Harnessing Halloween: Ballet Companies Are Using Classic Scary Stories to Attract Audiences
Ballet is no stranger to the supernatural. Whether it’s the wilis of Giselle or the sylphs in La Sylphide, ballet productions have dabbled in the world of spirits for centuries.
Now, ballet companies are leveraging the excitement of Halloween to drive today’s theatergoers. Pointe spoke with three artistic directors about the productions they planned for this month, the popularity of scary stories, and the future the industry might have around Halloween-timed ballets.
Bringing Spooky Classics to Life
During her tenure as Dayton Ballet’s artistic director, Karen Russo Burke has programmed three performances around Halloween, including Dracula Bloodlines and a mixed-repertory program that featured Russo Burke’s Día de los Muertos; Chasing Ghosts, by Amy Seiwert; and Ghost Light, by Penny Saunders. This year, she has choreographed a new ballet, The Legend of Sleepy Hollow, based on the 1819 gothic short story by Washington Irving.
Dayton Ballet has seen an uptick in ticket sales around Halloween-timed performances in the past. Russo Burke thinks part of the draw of productions centered on popular tales, especially during Halloween, is that audiences are familiar with them. “People may stay away from ballet because they might not know certain choreographers or names of pieces and music, so sometimes a story they relate to can get them in the door.”
Leveraging Halloween also makes attending the ballet “more of an event,” says Russo Burke, explaining that audience members enjoy dressing up in costume.
That is also the case for Michael Pink’s Dracula, a popular version that has been staged by numerous companies, and Colorado Ballet’s 2022–23 season opener. The company first performed the production in 2001.
“Dracula is a name that everybody knows,” says Gil Boggs, Colorado Ballet artistic director. “It’s a bit of a cult; we get a lot of phone calls in ticketing about when we’re doing Dracula again. And the work is very suspenseful. It’s not your typical classical ballet. Audience members love dressing up for it—we have vampires and people in capes coming to the performance.”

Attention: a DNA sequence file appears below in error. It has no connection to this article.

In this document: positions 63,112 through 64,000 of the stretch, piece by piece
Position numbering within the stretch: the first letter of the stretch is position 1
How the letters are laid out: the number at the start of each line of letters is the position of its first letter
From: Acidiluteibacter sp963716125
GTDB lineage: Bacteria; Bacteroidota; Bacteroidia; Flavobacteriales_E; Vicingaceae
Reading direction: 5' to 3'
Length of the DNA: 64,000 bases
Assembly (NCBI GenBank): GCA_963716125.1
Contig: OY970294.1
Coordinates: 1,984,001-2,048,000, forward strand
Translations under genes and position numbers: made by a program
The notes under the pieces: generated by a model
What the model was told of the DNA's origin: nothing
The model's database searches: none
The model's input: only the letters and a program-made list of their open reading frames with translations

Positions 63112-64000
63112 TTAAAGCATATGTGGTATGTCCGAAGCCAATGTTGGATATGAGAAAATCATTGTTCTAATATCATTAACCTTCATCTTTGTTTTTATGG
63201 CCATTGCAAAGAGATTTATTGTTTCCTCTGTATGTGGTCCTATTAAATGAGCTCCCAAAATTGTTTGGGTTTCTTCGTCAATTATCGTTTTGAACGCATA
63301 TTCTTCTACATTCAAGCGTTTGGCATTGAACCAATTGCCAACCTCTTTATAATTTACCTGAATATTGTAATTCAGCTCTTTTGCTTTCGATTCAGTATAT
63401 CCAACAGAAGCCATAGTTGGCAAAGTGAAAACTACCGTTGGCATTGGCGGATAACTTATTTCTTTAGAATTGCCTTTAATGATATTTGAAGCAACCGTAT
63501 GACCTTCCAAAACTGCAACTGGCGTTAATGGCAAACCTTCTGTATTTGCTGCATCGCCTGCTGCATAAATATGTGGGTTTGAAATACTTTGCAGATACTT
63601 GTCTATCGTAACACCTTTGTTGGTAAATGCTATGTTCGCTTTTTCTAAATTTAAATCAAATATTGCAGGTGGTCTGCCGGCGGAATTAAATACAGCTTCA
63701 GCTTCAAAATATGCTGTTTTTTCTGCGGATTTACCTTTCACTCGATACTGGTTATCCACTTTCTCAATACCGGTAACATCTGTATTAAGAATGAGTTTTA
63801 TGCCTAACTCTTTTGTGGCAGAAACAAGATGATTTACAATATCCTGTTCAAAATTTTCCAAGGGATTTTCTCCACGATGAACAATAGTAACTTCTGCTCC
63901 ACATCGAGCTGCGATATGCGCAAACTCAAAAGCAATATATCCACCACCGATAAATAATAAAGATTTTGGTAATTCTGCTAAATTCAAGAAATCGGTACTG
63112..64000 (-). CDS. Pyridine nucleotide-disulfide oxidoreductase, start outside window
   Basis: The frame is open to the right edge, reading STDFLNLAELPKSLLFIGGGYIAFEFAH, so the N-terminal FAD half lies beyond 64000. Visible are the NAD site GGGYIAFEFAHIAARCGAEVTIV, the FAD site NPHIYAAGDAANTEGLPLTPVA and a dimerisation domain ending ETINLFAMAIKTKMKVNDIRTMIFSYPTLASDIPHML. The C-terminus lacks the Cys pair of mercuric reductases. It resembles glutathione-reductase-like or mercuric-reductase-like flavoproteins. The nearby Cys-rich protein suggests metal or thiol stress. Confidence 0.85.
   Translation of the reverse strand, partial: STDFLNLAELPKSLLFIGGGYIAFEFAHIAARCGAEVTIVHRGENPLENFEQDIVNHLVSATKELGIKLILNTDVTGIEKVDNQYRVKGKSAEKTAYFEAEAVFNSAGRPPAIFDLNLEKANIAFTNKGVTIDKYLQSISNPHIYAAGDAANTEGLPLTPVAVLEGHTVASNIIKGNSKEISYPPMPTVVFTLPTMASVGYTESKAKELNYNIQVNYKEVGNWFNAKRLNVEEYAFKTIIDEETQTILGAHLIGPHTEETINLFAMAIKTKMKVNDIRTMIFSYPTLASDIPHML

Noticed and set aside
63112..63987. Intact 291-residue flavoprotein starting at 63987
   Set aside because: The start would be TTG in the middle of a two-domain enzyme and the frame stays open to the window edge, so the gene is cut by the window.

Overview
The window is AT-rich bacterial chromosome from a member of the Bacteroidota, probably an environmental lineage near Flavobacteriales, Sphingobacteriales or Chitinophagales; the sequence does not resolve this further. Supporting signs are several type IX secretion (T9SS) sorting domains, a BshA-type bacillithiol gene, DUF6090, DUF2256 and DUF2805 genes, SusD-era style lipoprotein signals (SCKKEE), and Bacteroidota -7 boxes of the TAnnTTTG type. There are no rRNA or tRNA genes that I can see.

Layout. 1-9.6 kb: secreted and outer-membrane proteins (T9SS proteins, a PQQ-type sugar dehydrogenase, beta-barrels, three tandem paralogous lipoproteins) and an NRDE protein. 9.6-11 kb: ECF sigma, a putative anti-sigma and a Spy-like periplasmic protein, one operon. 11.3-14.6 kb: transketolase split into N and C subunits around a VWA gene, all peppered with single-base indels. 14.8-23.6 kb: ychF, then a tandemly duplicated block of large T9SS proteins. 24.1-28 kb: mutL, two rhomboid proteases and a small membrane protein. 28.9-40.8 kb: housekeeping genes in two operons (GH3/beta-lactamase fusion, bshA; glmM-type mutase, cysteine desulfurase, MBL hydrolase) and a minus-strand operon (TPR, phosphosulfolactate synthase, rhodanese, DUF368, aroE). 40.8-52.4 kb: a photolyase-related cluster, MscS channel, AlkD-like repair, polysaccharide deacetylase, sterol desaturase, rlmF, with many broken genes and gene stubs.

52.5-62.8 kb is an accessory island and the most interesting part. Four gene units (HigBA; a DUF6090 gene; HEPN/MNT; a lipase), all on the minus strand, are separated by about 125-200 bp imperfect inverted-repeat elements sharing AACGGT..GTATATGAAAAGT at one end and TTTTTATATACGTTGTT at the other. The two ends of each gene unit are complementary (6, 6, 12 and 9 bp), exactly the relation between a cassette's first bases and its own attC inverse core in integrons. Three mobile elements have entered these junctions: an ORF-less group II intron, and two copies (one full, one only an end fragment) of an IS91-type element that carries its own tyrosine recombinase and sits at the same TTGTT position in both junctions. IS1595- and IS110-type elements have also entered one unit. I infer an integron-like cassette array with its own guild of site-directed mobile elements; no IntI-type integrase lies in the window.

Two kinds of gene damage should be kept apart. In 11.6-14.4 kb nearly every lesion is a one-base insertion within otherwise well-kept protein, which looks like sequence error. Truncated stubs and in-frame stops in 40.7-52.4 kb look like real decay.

Steven McMahon, Ballet Memphis artistic director, has created four narrative ballets in the past and wanted to go for a spookier story this time around. The world premiere of McMahon’s Dracula will take place on October 28.
“I had always been interested in why the character of Dracula continues to endure in our culture,” says McMahon, excited to take his own spin on the tale. “The way [Bram Stoker’s] novel is written allows for a lot of creativity.”
Like Dayton Ballet and Colorado Ballet, Ballet Memphis is building excitement through social media by encouraging attendees to dress up in costume for the show. The performance will take place in a popular venue in downtown Memphis, the Orpheum Theatre, which is reportedly haunted, adding to the overall experience for audiences.
Excitement That Endures?
As ballets like Dracula drive audiences to the ticket counters (Colorado Ballet sold out all eight of its performances this month, leading Boggs to add a ninth show), could capitalizing on the consumer popularity of Halloween help the industry recover from the challenges of the ongoing COVID-19 pandemic?
“I don’t want to pigeonhole dance companies to have to always program to the holiday, but I think that in this post-COVID world, we have to look at things a little bit differently,” says Russo Burke. “We can get people back in the theaters and show that it’s safe, it’s fun and it’s accessible.”
She also adds that Halloween-timed productions can open the door for new audience members to consider attending other performances.
“Once we have gotten people in and they see the athleticism and artistry of the dancers, they often come back to see them again in a repertory show,” says Russo Burke.
But there are some challenges, particularly when it comes to fitting in other ballets during a company’s short and busy season.
“We do five productions each season, so I don’t have the bandwidth to do Dracula every year. Though the thought did go through my mind,” says Boggs.
McMahon agrees.“It can be limiting,” he says. “We only do four main programs a season: a fall production, The Nutcracker, winter and spring. I don’t see us doing [a Halloween production] every year right now, but never say never—there are lots of spooky stories out there.”
Below, check out a list of companies who’ve participated in the Halloween fun:
- Colorado Ballet: October 7–16
- Columbia City Ballet: October 28-29
- Carolina Ballet: October 13–30
- Ballet Arkansas: October 20–23
- Fort Wayne Ballet: October 20–22
- Orlando Ballet: October 20–23
- Roxey Ballet: October 21–30
- Ballet Memphis: October 28-30
- BalletMet: October 28–November 5
- Roanoke Ballet Theatre: October 29
- Pittsburgh Ballet Theatre: February 10–12, 2023
The Legend of Sleepy Hollow
- Ballet Fantastique: October 20–23
- Dayton Ballet: October 28–30
- Ballet Des Moines: Oct 20-29
- Wonderbound: October 20–30